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Monday, 19 February, 2001, 11:25 GMT
Mandelson's 10,000 Omagh gesture
The aftermath of the Omagh bombing
The Omagh Victims' Legal Trust needs to raise 1m
Former Northern Ireland Secretary Peter Mandelson is donating 10,000 towards a campaign to sue the Omagh bombing suspects.

The Omagh Victims' Legal Trust is attempting to raise 1m by August to bring a civil action against the alleged perpetrators of the car bomb, which killed 29 people.

Mr Mandelson, who resigned from the government last month, has been recruited by the relatives of those killed in the explosion to front the legal trust along with former Tory Northern Ireland secretary Sir Patrick Mayhew.

He is also donating the fees paid by national newspapers for articles explaining his handling of the Hinduja passports affair, which led to his resignation. They amount to 10,000.

Peter Mandelson:
Peter Mandelson: Sympathy for the relatives' plight
Eighteen adults, including a woman heavily pregnant with twins, and 11 children were killed when a bomb exploded in Omagh in 1998.

Dissident republican paramilitaries in the Real IRA admitted responsibility for the attack.

No-one has been charged with the murders, but one man is currently awaiting trial in the Irish Republic accused of conspiracy to cause explosions.

Relatives say "desperation" at the lack prosecutions has prompted them to pursue the major suspects in the civil courts.

Such a case requires a lower burden of proof than criminal proceedings.

Money 'no concern'

Relatives would seek financial compensation for the killings, although they say money is not the motivation behind the case.

Victor Barker, whose son James, 12, was among the dead, said relatives would not rest until justice was done.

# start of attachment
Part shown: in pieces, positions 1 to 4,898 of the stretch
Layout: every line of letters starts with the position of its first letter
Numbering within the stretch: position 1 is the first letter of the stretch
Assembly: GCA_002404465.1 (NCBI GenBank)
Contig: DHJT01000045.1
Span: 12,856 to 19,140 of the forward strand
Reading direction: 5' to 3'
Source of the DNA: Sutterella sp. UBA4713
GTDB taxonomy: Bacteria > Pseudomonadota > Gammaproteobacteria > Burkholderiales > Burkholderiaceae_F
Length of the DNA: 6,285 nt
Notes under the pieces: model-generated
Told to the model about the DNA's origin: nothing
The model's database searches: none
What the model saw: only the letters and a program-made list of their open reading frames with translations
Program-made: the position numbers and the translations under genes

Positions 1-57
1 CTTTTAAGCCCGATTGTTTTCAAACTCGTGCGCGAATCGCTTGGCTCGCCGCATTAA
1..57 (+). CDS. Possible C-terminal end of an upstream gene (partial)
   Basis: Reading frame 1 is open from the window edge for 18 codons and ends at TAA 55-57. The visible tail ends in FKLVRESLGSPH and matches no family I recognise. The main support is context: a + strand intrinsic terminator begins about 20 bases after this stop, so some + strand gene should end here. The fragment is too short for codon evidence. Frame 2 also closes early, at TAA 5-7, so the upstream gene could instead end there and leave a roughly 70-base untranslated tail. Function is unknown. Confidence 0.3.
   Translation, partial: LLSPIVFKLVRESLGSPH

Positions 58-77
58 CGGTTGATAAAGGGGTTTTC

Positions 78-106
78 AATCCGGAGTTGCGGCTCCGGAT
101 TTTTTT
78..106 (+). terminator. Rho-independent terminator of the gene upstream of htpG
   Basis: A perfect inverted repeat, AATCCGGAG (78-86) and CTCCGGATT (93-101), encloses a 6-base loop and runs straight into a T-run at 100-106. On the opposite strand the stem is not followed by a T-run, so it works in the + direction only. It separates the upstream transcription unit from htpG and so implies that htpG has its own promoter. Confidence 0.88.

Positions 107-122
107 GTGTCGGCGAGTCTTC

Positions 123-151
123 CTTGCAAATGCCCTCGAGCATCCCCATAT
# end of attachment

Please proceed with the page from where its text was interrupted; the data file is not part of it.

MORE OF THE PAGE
He told BBC Radio Ulster: "This is an attempt by the relatives to get these people into court to have to answer questions, to say and give explanations for what they did on August 15 1998.

Relatives of the victims are determined to ensure that someone has to answer some questions

Victor Barker
Father of Omagh victim
"It is a sense of justice and fair play the relatives want to see. Money is of no concern to any of us.

"It is a cry for justice. It is not a symbolic or 'waving hands' action. This is a very serious matter as far as the relatives are concerned.

"For me, in my position, to continue to live my life having known that my son died in a horrendous way that day, is a very difficult thing to do.

"But I must fight for him and give him the justice which his untimely and murderous death deserves."

Three-year deadline

He said the case was based upon extremely complex evidence, with masses of paperwork to be studied before a successful claim could be brought.

"Our advice from the lawyers acting for us is we need to have almost 1m to be able to bring a civil claim successfully," he added.

The money must be raised before the expiry of the three-year deadline for a civil litigation claim to be lodged.

'Terrible act'

Mr Mandelson first met relatives of the Omagh victims last October, while he was still Northern Ireland secretary.

At the time he said that the government would do everything in its power to catch the bombers.

"Every effort, every resource, every personal backing that I have will be given to continue the search and prosecution of those people who committed this terrible act," he said.

"I understand the frustration that these families have. They have my profound sympathy."

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See also:

30 Oct 00 | Northern Ireland
Mandelson meets Omagh bomb relatives
25 Oct 00 | UK Politics
No public inquiry into Omagh
06 Sep 00 | Northern Ireland
Omagh inquest hears first evidence
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